“When drawing, I focus on each part of the landscape rather than the overall perspective. As I draw the colors that I noticed on the screen, the sections gradually overlap, and when they overlap, they disappear. The main motifs are plants and landscapes. Plants are drawn by looking at living things, and landscapes are drawn from photographs taken and stored. The landscape is gradually composed as I look at the motifs at different times and draw them.”
What are we always looking at while we are awake? The eyes catch the light of the outside world and always get some information. But consciousness is not always directed at the information that the eye captures. The mind is not always here now, sometimes it is in the past or future, and consciousness is far away. Saori Hasegawa seems to be looking at something in front of her, but she is not looking at it. Such phenomena are common in everyday life. They mean we are always overlooking something. When we are in a daydream, even if we have perhaps realized that something unconscious is in front of us, we cannot see it. And it’s a landscape we can’t see. Hasegawa calls such a landscape a “maigo no fuukei”, a lost landscape.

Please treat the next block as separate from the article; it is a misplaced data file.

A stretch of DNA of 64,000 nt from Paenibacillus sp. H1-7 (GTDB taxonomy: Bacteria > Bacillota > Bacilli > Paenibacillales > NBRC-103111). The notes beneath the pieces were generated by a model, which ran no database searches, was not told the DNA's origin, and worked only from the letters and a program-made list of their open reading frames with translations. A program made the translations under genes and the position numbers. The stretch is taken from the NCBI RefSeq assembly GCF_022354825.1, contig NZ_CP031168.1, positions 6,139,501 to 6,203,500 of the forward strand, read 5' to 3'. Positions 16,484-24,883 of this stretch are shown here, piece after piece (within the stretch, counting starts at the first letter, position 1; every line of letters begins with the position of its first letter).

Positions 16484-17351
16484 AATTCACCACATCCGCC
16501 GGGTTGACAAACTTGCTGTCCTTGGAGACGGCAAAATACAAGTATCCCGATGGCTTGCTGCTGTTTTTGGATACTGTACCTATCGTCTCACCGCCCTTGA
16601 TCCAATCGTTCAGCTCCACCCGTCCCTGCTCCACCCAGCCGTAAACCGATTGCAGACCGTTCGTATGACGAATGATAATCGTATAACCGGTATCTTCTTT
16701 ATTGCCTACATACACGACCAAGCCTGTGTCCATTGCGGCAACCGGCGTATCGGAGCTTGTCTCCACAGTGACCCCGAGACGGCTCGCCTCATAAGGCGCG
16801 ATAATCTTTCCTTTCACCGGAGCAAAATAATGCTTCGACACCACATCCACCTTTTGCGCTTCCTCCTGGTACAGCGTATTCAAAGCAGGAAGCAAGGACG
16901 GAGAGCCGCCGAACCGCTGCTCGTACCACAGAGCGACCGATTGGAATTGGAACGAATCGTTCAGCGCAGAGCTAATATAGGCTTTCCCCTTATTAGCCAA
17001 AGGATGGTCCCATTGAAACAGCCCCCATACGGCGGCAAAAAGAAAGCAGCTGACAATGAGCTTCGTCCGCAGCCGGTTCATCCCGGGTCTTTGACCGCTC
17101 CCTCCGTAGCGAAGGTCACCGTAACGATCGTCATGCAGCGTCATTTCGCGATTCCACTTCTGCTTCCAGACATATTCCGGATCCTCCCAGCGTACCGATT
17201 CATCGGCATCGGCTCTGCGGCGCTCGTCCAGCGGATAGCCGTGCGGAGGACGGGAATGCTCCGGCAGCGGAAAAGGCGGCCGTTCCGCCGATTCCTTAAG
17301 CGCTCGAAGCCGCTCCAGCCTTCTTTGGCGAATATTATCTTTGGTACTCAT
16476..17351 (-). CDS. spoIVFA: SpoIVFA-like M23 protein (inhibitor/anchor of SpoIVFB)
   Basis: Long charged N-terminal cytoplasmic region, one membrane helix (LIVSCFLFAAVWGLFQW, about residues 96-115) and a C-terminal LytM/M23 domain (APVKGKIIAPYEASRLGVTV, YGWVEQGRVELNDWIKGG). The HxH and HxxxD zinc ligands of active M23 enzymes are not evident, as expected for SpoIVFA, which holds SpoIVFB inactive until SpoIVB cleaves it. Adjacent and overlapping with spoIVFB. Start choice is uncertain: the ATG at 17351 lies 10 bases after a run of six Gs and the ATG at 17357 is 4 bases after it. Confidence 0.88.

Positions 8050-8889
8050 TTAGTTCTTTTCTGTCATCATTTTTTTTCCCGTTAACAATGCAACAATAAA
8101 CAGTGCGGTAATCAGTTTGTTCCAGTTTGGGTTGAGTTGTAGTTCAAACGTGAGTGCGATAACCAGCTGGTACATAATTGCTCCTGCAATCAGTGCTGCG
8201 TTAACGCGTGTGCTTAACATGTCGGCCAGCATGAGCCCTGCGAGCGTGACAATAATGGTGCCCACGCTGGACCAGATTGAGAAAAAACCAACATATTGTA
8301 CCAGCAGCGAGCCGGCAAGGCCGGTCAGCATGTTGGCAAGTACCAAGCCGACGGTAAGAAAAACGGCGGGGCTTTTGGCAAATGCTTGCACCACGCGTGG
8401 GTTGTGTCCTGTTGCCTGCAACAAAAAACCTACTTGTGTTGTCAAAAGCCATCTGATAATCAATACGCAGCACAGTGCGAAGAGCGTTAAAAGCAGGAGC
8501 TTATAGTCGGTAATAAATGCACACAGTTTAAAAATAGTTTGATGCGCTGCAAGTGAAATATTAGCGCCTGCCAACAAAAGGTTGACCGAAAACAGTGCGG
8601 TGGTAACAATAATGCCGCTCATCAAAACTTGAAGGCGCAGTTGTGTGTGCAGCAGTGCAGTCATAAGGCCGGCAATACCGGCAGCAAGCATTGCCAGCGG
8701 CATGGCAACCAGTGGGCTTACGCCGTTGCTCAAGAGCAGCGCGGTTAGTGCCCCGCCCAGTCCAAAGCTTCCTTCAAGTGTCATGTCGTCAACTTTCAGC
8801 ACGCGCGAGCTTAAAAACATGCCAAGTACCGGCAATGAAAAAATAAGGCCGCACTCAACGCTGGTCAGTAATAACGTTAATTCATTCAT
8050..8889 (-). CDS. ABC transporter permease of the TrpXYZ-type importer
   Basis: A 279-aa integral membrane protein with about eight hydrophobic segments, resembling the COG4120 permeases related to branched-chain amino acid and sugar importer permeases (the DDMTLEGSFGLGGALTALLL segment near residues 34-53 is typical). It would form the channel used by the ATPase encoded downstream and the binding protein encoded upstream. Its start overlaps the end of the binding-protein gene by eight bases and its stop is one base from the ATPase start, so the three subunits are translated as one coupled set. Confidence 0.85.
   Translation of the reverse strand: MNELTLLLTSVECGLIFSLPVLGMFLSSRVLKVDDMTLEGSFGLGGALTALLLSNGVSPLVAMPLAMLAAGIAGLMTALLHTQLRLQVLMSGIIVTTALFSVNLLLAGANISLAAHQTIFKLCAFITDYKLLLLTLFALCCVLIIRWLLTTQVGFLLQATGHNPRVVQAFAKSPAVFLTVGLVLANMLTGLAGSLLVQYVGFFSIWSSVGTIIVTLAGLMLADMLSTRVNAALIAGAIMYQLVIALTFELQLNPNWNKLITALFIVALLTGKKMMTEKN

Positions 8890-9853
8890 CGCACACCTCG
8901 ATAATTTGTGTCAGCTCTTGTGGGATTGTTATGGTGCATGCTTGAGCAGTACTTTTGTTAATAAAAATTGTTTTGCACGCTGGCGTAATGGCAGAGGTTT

For the artist, there is a contradiction in the idea of visualizing a lost, or invisible landscape, but she is aware of its existence and of the possibility of exploring its essence through painting. She also hopes that the “maigo no fuukei” can work as an apparatus for daydreaming for the viewers. As she looks at it, her consciousness goes to another place, and eventually, it becomes a landscape in itself.